Cherry Chewbilees

Menu Part: 
Dessert
Cuisine Type: 
American
Serves: 
100

A great little cookie full of white chocolate, cherries and cashews. These cookies are chewy and delicious.

Ingredients

2 cups butter or margarine, softened
1 1⁄2 cups granulated sugar
1 1⁄2 cups brown sugar, firmly packed
4 whole eggs, slightly beaten
2 tsp. vanilla extract
4 1⁄2 cups all-purpose flour
2 tsp. baking soda
3 cups white baking chocolate, coarsely chopped
3 cups dried cherries
2 cups cashews, in pieces

Steps

1. Combine butter, sugar, and brown sugar. Add eggs and vanilla; mix well.

2. Combine flour and baking soda; add to butter mixture.

3. Stir in chocolate, dried cherries, and cashews. Portion  onto lightly greased or parchment paper-lined 26x18-in. baking sheet.

4. Bake at 350° F. for 10-12 min., or until golden brown.

More From FoodService Director

Ideas and Innovation
trail mix

We’ve added fueling stations in our units for our workers who didn’t have time to eat or just need a snack. We have areas set up with trail mix, crackers, cookies and water. It helps us avoid people feeling or getting ill, especially when we get closer to exam periods and student workers are studying and not taking the time to eat.

Menu Development
quinoa bowl

In a time of growing health consciousness, it might not be enough anymore for food to be merely filling. According to Technomic’s 2016 Healthy Eating Consumer Trend Report , diners are looking for food with a function, such as those with high protein content, immunity-boosting properties, antioxidants, probiotics and more. The data suggests 63% of consumers see these foods as healthier than those without any specific nutritional function—and would be more likely to buy them.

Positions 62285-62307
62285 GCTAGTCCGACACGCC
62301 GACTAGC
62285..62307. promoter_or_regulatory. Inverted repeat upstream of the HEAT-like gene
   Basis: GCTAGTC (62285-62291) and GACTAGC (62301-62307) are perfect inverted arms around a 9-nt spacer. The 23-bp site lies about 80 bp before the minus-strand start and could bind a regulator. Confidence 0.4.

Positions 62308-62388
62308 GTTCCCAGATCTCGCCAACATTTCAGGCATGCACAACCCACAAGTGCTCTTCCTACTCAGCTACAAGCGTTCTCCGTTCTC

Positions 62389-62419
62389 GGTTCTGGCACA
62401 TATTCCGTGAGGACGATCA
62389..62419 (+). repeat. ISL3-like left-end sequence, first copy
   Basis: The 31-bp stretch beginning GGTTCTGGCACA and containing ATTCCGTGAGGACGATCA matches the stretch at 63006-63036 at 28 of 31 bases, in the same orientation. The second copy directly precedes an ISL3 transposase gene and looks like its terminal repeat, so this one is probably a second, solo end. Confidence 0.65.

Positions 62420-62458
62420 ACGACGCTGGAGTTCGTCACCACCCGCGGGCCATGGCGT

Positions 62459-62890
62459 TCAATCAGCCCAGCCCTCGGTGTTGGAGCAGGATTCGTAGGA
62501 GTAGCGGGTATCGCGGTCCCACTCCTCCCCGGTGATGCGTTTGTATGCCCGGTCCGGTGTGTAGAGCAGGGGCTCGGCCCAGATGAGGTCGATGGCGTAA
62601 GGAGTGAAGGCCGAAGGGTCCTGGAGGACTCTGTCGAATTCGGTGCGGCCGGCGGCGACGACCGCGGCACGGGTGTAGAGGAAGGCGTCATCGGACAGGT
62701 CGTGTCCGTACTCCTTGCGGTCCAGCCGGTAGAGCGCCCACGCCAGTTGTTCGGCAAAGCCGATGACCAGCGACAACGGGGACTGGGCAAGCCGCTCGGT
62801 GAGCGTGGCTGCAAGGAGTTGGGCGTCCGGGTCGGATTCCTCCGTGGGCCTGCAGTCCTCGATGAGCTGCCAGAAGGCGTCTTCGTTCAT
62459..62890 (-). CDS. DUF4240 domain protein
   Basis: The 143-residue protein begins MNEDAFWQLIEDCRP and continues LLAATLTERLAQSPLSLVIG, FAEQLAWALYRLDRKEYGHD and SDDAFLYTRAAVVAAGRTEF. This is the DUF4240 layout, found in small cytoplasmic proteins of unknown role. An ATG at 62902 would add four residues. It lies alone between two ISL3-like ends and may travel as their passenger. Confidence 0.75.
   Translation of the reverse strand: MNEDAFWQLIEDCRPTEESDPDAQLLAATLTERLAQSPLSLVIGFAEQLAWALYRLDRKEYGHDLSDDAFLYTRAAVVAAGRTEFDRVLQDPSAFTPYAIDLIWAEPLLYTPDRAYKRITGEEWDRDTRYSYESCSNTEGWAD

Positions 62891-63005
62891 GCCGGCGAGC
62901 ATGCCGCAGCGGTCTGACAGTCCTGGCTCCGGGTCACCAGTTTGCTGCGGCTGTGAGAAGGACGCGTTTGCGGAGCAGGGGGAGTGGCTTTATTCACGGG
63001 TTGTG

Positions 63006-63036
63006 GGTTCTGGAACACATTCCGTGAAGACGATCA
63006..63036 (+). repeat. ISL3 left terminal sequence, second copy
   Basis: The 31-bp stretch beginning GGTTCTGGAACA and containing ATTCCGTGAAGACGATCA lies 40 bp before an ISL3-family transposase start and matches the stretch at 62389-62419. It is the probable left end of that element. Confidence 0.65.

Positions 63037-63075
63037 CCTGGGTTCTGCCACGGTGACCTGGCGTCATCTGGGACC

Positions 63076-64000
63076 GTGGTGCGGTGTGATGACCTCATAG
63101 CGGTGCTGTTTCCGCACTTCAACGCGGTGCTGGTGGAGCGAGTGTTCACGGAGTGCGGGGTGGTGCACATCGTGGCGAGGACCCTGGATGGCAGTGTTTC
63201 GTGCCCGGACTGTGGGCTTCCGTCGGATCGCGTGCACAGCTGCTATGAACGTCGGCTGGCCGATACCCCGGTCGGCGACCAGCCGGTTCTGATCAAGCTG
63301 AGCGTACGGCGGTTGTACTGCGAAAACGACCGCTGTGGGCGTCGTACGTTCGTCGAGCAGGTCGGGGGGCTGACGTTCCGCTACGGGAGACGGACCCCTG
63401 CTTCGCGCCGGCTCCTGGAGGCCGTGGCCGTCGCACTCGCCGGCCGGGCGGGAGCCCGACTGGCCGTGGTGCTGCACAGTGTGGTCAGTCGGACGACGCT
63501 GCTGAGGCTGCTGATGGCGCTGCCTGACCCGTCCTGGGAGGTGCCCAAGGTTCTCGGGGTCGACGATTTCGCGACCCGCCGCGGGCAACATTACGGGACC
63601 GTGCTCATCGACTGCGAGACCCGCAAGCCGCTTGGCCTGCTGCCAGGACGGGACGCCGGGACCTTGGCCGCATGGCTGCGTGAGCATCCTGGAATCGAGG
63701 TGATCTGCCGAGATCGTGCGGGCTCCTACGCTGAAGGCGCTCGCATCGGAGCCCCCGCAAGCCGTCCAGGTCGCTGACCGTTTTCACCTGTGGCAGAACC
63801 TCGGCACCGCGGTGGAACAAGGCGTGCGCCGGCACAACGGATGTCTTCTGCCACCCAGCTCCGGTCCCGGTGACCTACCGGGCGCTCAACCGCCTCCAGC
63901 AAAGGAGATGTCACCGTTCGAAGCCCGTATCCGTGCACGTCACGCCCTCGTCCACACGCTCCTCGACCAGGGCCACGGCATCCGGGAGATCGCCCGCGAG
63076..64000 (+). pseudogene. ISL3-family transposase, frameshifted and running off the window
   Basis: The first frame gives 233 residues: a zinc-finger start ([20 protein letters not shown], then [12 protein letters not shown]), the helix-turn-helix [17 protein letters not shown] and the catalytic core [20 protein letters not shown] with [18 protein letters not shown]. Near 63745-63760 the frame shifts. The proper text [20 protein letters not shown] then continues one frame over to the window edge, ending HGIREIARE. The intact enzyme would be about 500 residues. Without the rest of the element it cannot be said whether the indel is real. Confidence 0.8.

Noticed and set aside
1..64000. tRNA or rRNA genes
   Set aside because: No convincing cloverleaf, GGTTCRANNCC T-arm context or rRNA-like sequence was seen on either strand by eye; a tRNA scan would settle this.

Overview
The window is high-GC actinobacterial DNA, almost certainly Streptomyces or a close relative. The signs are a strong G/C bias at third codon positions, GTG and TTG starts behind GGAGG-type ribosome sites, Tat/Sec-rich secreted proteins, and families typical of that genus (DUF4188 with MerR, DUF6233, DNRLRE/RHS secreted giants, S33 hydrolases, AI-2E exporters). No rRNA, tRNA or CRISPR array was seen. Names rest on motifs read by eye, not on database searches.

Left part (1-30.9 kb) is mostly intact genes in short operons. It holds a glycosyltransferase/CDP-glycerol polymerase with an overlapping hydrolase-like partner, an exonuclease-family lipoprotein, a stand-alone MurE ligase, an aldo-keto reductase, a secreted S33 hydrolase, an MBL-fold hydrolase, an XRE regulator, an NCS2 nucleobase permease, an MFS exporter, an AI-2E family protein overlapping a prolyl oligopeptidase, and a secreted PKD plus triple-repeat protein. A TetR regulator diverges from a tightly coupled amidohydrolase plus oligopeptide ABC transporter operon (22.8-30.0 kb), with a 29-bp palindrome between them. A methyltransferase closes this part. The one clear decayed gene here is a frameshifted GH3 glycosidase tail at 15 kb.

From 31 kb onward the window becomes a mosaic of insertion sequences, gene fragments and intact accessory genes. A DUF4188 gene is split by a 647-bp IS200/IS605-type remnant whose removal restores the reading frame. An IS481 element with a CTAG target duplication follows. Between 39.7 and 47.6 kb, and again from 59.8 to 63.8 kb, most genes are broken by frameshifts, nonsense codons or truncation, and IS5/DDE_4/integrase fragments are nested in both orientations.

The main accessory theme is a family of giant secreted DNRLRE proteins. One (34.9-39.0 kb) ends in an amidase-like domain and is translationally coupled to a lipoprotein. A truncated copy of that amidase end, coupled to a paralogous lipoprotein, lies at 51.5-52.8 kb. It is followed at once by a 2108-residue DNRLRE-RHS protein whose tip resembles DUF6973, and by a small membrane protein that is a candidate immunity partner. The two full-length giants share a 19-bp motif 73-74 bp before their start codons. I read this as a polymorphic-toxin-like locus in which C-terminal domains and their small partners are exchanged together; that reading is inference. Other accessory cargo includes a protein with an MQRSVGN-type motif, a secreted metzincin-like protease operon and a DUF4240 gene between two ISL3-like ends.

But are those stated preferences translating on an operational level? There, the answer is less clear. Baby...

Ideas and Innovation
reusable coffee cup thermos

We were inspired by a book titled “Influence” to start a sustainable cup program called My Cup. All 15,000 new students receive a reusable cup with their name on it, which they can use at the dining halls. Personalizing helps them invest in the program and actually use it.

Menu Development
ranch dressing chicken fingers

While salad bars are often the first place K-12 operators look to incorporate more fresh produce, few go as far as making their own salad dressings. But last fall, in a continuing effort to transition from prepackaged meals to an all-scratch menu, Mark Augustine, executive chef of culinary and nutrition services for Minneapolis Public Schools, switched to concocting four varieties in-house—ranch, Caesar, Italian and Asian vinaigrette. The move, designed to eliminate artificial ingredients and lower fat and sodium, presented the biggest challenge when it came to ranch dressing, the school-...

FSD Resources